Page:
• Get my Library Thing “to-read” down to 500: Uh, no movement because I added a book last week.
  • Read 18 books from my Classics Club list: 1/18

Shelf Maintenance

It’s been 7 days since I last acquired a book.

Posted in History

Monday Miscellanea, 2/20/23

What Happened Last Week?

What did happen last week? I didn’t do as much work as I should have, watched a few movies, and wrote a few blog posts. Today, I’m creaky and fatigued, as sometimes occurs.

A Good Thing

The University of Nebraska at Lincoln, my alma mater, won two basketball games. At this point in the season, after losing two starters, beating higher ranked opponents is cause for celebration.

Random Links

There’s been a lot about about AI generated content in my corner of the internet (and most corners of the internet).

  • ChatGPT Is a Blurry JPEG of the Web – I believe this piece by Ted Chiang is mentioned in North’s above Twitter thread, but it’s worth noting again.
  • A Concerning Trend – The editor of Clarkesworld magazine on the trend of junk AI submissions to short story markets.

Writing Check-In

Still haven’t finished my novel. I should do that this week. Maybe. Contemplating a short story based on an open call. No word on outstanding submissions.

Posted in Other Media

Cinema Saturday, 2/18/23


Year: 2021
Runtime: 2h 21m
Rated: R

Director: Leos Carax

Writers: Ron Mael, Russell Mael

Stars: Adam Driver, Marion Cotillard, Simon Helberg

Double Feature Fodder:
Sweeney Todd (2007)

Initial: I put aside my aversion to musicals for Adam Driver.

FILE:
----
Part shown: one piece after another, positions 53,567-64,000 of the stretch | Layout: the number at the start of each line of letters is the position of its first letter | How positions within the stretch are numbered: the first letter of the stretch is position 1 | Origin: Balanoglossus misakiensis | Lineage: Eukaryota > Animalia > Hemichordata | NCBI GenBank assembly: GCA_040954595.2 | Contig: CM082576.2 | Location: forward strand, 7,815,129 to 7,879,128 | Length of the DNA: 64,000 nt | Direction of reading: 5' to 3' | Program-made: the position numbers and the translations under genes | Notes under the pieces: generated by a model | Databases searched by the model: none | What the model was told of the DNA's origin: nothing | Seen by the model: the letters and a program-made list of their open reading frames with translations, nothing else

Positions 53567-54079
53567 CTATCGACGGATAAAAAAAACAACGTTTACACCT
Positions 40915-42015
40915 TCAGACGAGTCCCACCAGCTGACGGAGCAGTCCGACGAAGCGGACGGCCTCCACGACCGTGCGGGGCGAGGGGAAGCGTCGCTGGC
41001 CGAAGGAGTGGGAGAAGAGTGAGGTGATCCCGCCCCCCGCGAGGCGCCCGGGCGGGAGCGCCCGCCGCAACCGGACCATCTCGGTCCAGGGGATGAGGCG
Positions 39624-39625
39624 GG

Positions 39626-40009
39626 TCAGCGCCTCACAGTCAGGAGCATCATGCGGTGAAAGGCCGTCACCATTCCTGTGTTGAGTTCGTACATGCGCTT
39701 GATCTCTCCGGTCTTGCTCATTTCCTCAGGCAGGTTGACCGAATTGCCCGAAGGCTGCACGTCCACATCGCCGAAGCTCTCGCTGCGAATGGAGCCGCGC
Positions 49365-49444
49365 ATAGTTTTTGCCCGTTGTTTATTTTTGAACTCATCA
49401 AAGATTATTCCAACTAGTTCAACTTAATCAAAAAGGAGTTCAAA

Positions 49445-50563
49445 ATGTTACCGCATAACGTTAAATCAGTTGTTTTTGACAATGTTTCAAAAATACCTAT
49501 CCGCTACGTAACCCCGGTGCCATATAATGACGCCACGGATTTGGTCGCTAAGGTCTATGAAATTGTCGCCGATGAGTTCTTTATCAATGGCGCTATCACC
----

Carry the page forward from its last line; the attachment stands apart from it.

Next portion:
Production Notes: Annette features the “Hyper Bowl” halftime show. Coincidentally, I watched this movie after watching the Super Bowl.

What Did I Think:
I don’t hate all musicals, but they’re a hard sell. The songs have to be good, for one. Annette‘s songs were so repetitive. It felt like every line was sung three time before moving on to the next line, which was then sung three times. I don’t remember other musicals doing this. Also, do other musicals use their songs to basically tell what’s going on? I can understand this tactic in opera, but this is film. You can actually show me things in film.

I joking thought to myself that I should watch this film as a horror movie. That would have been a good way to go about it because Annette is darker and weirder than I expected it to be.

Edit: I was just reminded of RRR (2022) the last musical I watched before Annette. Repetitive songs that pretty much spell out the plot? Yes. But never did I once wish any of those songs were shorter. Annette is forty minute shorter than RRR, but felt so much longer.


Year: 1996
Runtime: 1h 49m
Rated: R

Directors: Lana Wachowski, Lilly Wachowski

Writers: Lilly Wachowski, Lana Wachowski

Stars: Jennifer Tilly, Gina Gershon, Joe Pantoliano

Double Feature Fodder:
Sex, Lies, and Videotape (1989)

Initial: Been on my “To Be Watched” list for a long time.

What Did I Think:
It always seemed like Bound was the outlier in the Wachowskis’ filmography. This was their directorial debut before The Matrix (1999) and their second screenwriting credit after Assassins (1995). Pretty much everything after Bound is in the science fiction genre, a genre in which the Wachowskis have been very visually influential. How does a low-budget neo noir really fit? Well, I’m a fool. Just because this movie is set in the “real” world doesn’t mean it can’t have all of the stylistic flourishes that continue on into The Matrix.

I enjoyed the style of this film. Jennifer Tilly gives such a juicy performance. My only problem . . . Corky’s plan is a terrible plan. I just bobbed along and tried not to think too much about the plot.


Year: 2022
Runtime: 1h 23m
Rated: R

Director: John Hyams

Writers: Kevin Williamson, Katelyn Crabb

Stars: Gideon Adlon, Bethlehem Million, Dylan Sprayberry

“Watch Instead” Double Feature:
Hush (2016) & The Hitcher (1986)

Initial: I wasn’t going to watch Sick. Slashers are one of my least favorite horror sub-genres, but this one seemed pretty well reviewed.

What Did I Think:
The beginning two-thirds of Sick were fine; general slasher fair, set against the backdrop of April 2020. I didn’t find any of the set-ups to be particularly scary, but I really liked the two leads. I was also mildly intrigued by the killer’s motivation.